With all the publicity going on about the Heartland breach, not much attention has been paid to what happened to CheckFree last December. The event is also much more challenging to explain to the average consumer, but it was a significant technical attack that you and I should be aware of.
And they did it without hacking into CheckFree. Simply, they redirected visitors to a faux CheckFree customer login page on a Web site in Ukraine that tried to install password-stealing software.
There’s all sorts of pharming, phishing (I’m getting a little weary of the “ph” naming convention, frankly) out there. What is important here is that the bad guys got into the Domain Registrar in order to redirect traffic. They didn’t go for breaking into domain servers; they used a legitimate admin name and password to log into Network Solutions and change the information.
So think for a moment about how you maintain your domain registration, and how important that is to your company. Over the course of five hours the bad guys captured who knows how many IDs and logins for CheckFree.
CheckFree is not just any company, it’s owned by Fiserv, and is the backend company for financial institutions that utilize billpay services.It manages between 70% and 80% of this type of financial service. So while no data was captured from CheckFree servers, the possible loss of login information is significant. Up to 160,000 users may have been impacted.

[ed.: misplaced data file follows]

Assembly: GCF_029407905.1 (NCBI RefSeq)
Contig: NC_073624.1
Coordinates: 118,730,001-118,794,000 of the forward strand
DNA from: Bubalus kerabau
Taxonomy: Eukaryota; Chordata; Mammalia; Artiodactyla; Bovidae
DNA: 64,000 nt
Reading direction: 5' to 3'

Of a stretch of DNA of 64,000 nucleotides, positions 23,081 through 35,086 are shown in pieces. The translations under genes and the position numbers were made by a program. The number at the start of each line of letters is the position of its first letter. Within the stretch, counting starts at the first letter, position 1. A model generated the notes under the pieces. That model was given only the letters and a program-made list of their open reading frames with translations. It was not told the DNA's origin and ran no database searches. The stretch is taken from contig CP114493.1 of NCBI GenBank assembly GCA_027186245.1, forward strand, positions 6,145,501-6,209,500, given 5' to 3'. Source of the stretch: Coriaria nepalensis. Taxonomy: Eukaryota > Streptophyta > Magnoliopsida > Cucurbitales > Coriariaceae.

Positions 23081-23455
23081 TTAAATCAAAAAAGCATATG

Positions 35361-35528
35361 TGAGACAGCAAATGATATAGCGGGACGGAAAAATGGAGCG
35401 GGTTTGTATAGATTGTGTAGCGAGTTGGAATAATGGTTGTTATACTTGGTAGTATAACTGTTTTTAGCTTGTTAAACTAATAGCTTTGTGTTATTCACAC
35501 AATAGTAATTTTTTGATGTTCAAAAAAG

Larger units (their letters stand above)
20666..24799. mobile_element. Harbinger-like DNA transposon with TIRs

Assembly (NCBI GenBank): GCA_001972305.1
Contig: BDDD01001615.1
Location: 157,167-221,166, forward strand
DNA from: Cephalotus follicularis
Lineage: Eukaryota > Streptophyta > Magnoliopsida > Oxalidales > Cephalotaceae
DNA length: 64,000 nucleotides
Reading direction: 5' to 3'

Even though the information on Network Solutions was corrected after five hours, the badguys had set up the information to last for 48 hours in the TTL (Time to Live) configuration. So unless a massive PUSH was made (and it wasn’t) DNS servers that received that information didn’t have to check back for another 48 hours.
Registrars are becoming increasingly attractive targets. At one point the IP address in the Ukraine held multiple fake sites.
It’s worth thinking about how your business might be impacted. And what kind of username and password you’re using with your Domain Registrar. How was the ID and password to Network Solutions captured? They don’t know. Can we imagine an admin’s PC getting infected?